Prior to The Stick of Truth, I'm not sure I can remember the last time a video game literally made me cry with laughter.
I'm sure it's happened, of course, but few games have elicited such genuine belly laughter as a scene in The Stick of Truth where New Kid, the player character, faces off against Cartman in a battle of flatulence that had me laughing so hard I had difficulty holding on to my controller. But I'm getting ahead of myself, and probably showing myself up as a critic in the process. What can I say? I still find a good fart joke funny, and I frankly fear the day when I no longer feel that way.
The Stick of Truth is a 15-hour South Park episode in which a character of your own design is the star. And calling it a South Park episode isn't an exaggeration, either; great pains have clearly been taken with the game to make it look as true to the TV show as possible, right down to everything being overlaid with a subtle but noticeable construction paper texture. It looks like South Park, it sounds like South Park -- and it has the humor of South Park.
The latter aspect is what will probably divide the potential audience of this game most significantly. We're talking about a game riddled with fart jokes, anal probes, more fart jokes, sentient poo, a few more fart jokes, several interactive abortions and one hell of a lot of swearing.
We're also dealing with a game that masterfully blends elements of both Western and Eastern role-playing games to produce an experience that is extremely satisfying to play, a lot of fun to explore, and which has a surprising amount of depth beneath the provocative exterior.
We're also dealing with a game that, much like the show, brilliantly and intelligently lampoons certain aspects of society and culture amid all the seemingly juvenile humor. The Stick of Truth takes specific aim at everything from Facebook to Skyrim and silent video game protagonists, with particular attention paid to the self-absorption and narcissism of the social media age. And, like the show, this means it will make you laugh on a moment-to-moment basis with superficial, silly things, but allow you to walk away from it thinking "Hmm, yes, that was quite clever, actually." Matt Stone and Trey Parker may not be above a good poop joke, but there are also clearly a lot of things they know a lot about and have a lot of affection for -- and they choose to demonstrate this through mocking said things mercilessly from a well-informed perspective.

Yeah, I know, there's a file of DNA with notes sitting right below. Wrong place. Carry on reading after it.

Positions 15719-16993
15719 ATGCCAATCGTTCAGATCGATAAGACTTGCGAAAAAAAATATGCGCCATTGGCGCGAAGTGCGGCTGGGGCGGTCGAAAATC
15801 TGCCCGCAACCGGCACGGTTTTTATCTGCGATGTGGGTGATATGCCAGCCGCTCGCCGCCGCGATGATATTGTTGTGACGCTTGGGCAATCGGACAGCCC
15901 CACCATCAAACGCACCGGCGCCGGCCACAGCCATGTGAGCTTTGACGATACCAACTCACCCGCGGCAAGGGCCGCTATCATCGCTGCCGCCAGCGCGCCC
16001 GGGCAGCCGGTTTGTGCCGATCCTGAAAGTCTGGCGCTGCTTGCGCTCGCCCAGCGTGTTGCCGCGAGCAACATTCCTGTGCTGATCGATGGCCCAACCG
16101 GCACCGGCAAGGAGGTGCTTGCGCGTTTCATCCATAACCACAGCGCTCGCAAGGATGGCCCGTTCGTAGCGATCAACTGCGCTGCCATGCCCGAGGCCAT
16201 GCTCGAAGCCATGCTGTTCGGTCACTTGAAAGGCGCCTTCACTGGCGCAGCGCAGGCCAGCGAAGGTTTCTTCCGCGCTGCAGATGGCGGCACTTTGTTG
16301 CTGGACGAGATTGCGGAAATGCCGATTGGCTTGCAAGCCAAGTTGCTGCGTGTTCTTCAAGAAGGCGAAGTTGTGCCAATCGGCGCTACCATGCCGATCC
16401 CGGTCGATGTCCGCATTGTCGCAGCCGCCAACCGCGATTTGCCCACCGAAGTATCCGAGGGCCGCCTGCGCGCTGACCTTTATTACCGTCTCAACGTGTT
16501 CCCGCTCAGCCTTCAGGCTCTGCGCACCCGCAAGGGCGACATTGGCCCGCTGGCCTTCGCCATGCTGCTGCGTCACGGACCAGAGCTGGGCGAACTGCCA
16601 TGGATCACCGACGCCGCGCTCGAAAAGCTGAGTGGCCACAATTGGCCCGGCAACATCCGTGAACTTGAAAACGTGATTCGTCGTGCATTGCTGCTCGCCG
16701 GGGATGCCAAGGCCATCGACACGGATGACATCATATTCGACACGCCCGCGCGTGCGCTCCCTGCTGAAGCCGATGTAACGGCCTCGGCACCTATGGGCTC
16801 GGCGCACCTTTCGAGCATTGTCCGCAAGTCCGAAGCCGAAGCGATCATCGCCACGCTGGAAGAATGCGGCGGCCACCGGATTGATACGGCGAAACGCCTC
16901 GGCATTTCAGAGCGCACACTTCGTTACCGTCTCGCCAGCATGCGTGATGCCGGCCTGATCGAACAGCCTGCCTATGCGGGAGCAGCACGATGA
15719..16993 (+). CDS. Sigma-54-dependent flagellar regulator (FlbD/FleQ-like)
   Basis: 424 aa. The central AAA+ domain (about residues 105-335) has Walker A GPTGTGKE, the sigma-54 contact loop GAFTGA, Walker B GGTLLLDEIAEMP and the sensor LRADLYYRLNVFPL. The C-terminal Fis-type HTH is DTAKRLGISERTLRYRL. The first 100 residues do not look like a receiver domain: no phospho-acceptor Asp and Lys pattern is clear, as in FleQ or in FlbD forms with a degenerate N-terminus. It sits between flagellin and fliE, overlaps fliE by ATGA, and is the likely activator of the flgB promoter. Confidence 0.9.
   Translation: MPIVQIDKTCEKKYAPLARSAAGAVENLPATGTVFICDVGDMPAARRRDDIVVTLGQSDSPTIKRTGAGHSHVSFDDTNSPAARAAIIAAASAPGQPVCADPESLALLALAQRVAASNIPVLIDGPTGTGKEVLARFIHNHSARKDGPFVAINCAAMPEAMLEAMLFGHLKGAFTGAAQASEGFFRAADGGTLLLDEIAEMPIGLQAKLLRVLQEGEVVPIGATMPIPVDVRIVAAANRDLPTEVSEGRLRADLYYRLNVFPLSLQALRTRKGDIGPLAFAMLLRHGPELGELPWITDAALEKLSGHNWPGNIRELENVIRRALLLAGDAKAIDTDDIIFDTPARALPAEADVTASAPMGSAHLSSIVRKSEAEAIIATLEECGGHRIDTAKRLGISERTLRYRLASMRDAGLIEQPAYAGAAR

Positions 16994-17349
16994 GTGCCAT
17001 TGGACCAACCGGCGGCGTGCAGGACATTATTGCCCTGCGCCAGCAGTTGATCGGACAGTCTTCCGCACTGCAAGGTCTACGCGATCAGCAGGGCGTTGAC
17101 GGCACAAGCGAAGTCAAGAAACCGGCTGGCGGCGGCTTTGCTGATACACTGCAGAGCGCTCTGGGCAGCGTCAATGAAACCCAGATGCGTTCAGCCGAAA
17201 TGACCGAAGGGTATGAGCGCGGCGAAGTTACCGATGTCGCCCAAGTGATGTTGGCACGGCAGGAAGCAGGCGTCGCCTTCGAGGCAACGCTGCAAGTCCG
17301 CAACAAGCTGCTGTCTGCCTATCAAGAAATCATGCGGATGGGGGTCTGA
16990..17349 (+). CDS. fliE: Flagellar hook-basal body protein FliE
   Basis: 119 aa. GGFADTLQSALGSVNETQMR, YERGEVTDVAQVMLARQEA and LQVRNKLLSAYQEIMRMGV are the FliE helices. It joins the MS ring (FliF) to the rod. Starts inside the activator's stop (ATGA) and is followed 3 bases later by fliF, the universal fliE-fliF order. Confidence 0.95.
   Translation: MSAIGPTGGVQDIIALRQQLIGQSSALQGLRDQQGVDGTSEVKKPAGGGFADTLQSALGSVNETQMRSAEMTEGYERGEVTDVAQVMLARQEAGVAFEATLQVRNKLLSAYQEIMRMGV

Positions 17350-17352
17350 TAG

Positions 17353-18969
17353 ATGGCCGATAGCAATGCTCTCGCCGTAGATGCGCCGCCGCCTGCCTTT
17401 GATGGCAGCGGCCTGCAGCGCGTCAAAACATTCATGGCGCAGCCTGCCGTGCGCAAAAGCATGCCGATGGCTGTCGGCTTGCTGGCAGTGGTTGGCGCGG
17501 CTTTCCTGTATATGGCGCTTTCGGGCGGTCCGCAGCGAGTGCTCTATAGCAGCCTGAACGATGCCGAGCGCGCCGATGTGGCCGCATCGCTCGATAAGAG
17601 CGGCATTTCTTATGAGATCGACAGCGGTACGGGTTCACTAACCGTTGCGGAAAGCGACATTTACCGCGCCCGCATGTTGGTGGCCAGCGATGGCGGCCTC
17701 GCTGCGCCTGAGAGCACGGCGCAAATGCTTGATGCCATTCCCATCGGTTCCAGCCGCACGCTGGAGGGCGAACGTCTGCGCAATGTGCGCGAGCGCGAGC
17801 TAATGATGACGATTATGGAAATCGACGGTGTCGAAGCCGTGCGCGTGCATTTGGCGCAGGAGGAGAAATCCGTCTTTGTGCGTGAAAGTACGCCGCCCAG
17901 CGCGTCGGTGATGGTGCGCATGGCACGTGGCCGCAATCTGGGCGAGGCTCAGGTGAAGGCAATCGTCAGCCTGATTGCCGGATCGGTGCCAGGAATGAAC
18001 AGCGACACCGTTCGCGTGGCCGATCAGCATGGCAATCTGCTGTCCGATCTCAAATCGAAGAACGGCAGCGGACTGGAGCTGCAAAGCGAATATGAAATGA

Let's talk a little about the game itself. Structurally, it actually bears a surprising resemblance to the old Dungeons and Dragons games of the Infinity Engine era in that you travel around a world that is almost completely open to you from the outset, completing quests, battling enemies and collecting loot. As you progress through the game, you'll level up, which unlocks access to more powerful battle abilities, and you'll also collect Facebook friends, which, at various milestones not tied to your experience level, unlock passive Perks. You'll also collect equipment and be able to attach stickers and "strap-ons" to it in order to boost your abilities, allowing you to customize your character to a pretty strong degree, even within the limitations of the game's four available classes.